The believer's baptism - our immersion, whether in pool or river or baptistry, bears

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close relation to our Lord's baptism in the Jordan. As he looked forward, so also we look backward to Calvary and his open grave. In our baptism we not only follow his example set us at the Jordan, but declare in figure our personal faith in him as our Lord and Saviour, and in his atoning death on the cross and his resurrection from the grave with power as the Son of God. In the sublime act we declare in bold and beautiful figure that "we believe on him that raised up Jesus out Lord from the dead, who was delivered for our offenses, and was raised again for our justification."

      The baptism of Jesus, therefore, fixes the great ordinance in the Christian system, and gives us the key to its wonderful meaning and message. Baptism is best seen in its relation to Christ's redemptive work, and as declaring our personal belief in him and our allegiance and loyalty to him. This is strongly stated by Dr. Sanday, of the Church of England, and one of the foremost scholars of the day. When commenting on the expression, we are buried with Christ by baptism, he says of baptism: "It expresses symbolically a series of acts corresponding to the redeeming acts of Christ:

"Immersion = Death;
"Submersion = Burial (ratification of death);
"Emergence = Resurrection."

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      This states the case with rare beauty and force, and its meaning cannot be either missed of gainsaid. Baptism is for saved people, and the occasion of their rejoicing as they walk in the ways of the Lord. It has no meaning for others, but holds exalted and glorious rank in Christian belief and practice. We follow Christ in baptism as we follow him in other things. It is wrong, surely it must be wrong, even seriously wrong, to profess our love and obedience in everything else - and then refuse to follow him in the great ordinance in which he sets the example. The beautiful song we sing takes on new meaning by a slight change in a single word, and gets a touch of the heroic, especially as referred to the ordinary duties in our church life:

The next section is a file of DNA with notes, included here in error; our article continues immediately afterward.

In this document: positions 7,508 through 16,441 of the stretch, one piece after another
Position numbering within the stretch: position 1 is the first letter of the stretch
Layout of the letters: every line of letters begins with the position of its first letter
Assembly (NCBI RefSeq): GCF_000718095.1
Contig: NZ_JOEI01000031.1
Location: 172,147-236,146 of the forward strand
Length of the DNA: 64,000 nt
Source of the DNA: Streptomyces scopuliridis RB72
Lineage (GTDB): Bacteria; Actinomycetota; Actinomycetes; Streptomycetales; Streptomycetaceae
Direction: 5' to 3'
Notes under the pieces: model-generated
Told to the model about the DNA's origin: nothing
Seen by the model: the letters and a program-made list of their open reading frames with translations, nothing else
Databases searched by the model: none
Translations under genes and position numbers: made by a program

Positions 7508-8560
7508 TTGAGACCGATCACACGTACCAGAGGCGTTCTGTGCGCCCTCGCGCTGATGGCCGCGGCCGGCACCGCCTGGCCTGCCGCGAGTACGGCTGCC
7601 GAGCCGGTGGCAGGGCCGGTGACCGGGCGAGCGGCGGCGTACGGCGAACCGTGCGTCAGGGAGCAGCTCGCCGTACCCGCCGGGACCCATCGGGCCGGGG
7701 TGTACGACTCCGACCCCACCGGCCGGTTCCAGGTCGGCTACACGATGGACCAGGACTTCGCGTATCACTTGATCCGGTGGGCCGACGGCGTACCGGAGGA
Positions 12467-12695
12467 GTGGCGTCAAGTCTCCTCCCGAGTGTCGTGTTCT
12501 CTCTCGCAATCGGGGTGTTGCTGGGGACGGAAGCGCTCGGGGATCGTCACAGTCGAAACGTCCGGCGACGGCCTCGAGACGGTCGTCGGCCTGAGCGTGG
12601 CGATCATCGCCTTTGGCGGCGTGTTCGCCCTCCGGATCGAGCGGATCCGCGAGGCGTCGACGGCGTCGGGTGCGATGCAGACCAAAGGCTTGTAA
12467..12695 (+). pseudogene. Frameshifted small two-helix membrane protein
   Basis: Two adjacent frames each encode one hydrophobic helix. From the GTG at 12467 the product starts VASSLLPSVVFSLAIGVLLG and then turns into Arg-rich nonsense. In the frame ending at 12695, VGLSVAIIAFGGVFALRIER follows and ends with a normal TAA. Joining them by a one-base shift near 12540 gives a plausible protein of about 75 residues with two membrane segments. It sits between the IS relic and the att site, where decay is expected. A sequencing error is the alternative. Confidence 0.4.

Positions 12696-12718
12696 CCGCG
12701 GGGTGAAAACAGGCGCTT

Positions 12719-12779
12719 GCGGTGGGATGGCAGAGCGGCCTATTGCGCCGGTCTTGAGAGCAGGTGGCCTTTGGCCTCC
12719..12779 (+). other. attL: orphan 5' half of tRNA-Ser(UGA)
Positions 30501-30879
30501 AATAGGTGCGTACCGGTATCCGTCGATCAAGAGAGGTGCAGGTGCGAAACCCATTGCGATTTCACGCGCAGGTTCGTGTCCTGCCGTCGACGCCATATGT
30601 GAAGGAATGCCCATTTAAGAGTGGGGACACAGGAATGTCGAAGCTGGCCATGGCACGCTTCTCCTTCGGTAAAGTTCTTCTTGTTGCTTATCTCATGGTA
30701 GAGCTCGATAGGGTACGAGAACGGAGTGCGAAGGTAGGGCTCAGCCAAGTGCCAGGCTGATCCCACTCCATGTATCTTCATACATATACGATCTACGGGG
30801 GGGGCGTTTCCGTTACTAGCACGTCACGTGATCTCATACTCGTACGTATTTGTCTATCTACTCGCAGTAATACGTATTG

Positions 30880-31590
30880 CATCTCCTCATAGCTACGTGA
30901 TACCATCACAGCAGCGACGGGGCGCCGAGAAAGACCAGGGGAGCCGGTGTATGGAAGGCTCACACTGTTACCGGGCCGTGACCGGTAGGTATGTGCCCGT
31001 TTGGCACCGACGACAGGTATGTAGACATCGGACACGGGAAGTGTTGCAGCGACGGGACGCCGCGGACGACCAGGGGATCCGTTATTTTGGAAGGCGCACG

"I can hear my Saviour calling,
I can hear my Saviour calling,
I can hear my Saviour calling,
Take thy cross and follow, follow me.

"I'll go with him thro' the garden,
I'll go with him thro' the Jordan,
I'll go with "him thro' the Jordan,
I'll go with him, with him, all the way.

"Where he leads me I will follow,
Where he leads me I will follow,
Where he leads me I will follow,
I'll go with him, with him, all the way."

      Why not the Jordan as well as the garden? He met the one in fulfillment of righteousness,

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as he endured the other with sorrowfulness of soul. He was as heroic and lofty before God in the one as in the other. Why not follow him in life's ordinary duties as well as in life's trials and sorrows? Why not follow him in baptism - buried with him unto death and rising again to a new life with him? There is nothing higher or more heroic than the keeping of his commandments and the walking in his ordinances. To obey is better than sacrifice, especially when the obedience is of love and loyalty. Herein is the very heart and beauty and power of all Christian living. It is our joy and his glory to go with him, with him, all the way.
      Nashville, Tenn.

[From The Baptist Message, SSB/SBC, 1911, p. 30-36. This book was provided by Steve Lecrone, Burton, OH. Scanned and formatted by Jim Duvall.]